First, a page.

How Much Does UK Sampling Cost ?
Sampling costs are a big part of any small fashion brands budget. Samples can cost anything from twice to four times the production price. As a very rough guide, a blouse sample may cost £50 – £150, without a pattern. A tailored jacket sample may cost £150 – £300.
Those prices dont account for making the pattern, which can be a significant part of sampling costs. That topic is covered more in our page on garment sample development if you would like a fuller understanding of the subject.
Generally, you will need a pattern for each style, unless you are using one pattern for different fabrics. You will often be able to use one base pattern to provide a number of similar designs, but ideally you would need to test the base pattern, before sampling the similar styles.
If you are starting a clothing brand, you will have to create samples for each style before production. You wont be able to get an accurate production quote before sampling.
There are many different types of samples. Pleas refer to our page on sampling for more information.
Where Do I Go For Samples ?
If you need to get samples made, you have three main alternatives. You could go to a freelance sample machinist, a clothing factory, or a one-stop-shop like The London Pattern Cutter.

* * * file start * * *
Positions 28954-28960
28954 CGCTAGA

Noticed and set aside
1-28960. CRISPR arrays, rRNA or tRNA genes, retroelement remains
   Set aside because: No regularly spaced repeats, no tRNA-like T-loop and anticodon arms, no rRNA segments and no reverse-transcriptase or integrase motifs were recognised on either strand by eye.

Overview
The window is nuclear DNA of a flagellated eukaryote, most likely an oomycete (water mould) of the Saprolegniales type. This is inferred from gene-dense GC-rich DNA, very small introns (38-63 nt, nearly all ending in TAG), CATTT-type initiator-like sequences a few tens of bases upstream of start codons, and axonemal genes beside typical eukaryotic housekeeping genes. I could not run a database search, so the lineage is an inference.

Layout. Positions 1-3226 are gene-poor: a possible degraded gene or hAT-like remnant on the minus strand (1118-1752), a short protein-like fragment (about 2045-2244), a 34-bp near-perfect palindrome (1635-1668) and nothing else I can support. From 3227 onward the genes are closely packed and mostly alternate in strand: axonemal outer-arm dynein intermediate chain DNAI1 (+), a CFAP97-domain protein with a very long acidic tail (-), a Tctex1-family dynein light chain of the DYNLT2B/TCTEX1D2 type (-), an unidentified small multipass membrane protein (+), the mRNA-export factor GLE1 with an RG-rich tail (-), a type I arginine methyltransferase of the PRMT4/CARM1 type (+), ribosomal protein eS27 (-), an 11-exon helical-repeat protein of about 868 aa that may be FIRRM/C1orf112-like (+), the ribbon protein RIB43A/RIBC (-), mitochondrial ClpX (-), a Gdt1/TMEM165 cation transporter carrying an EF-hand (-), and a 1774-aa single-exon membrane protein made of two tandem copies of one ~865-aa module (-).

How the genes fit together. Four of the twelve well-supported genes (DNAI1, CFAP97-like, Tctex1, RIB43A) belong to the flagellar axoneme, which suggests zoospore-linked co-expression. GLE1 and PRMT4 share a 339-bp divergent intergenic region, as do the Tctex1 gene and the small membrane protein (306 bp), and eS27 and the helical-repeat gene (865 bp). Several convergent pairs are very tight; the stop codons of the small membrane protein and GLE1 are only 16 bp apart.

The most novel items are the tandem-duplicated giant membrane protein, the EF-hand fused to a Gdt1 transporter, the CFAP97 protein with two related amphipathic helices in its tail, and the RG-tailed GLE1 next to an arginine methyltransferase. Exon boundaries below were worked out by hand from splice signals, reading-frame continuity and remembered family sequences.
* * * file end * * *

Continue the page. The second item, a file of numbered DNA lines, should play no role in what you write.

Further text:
There are many very good freelance sample machinists, especially in London. But they rarely make patterns. If they do make patterns, they are unlikely to be of a professional standard suitable for factory production.
Clothing factories are only as good as their technicians. They are not geared towards sample making, and most do not employ experienced professional pattern cutters, essential for achieving good quality results.
We at The London Pattern Cutter are a one-stop-shop, specialising in sample development. We employ very experienced, specialist technicians such as pattern cutters, sample machinists, and tech pack designers.
Why Does Sampling Cost So Much ?
Much of the cost of sampling is in the pattern price. It is not just the cost of making the initial pattern, but also the cost of making the toiles (mock ups), and of alterations, and producing a final perfected pattern.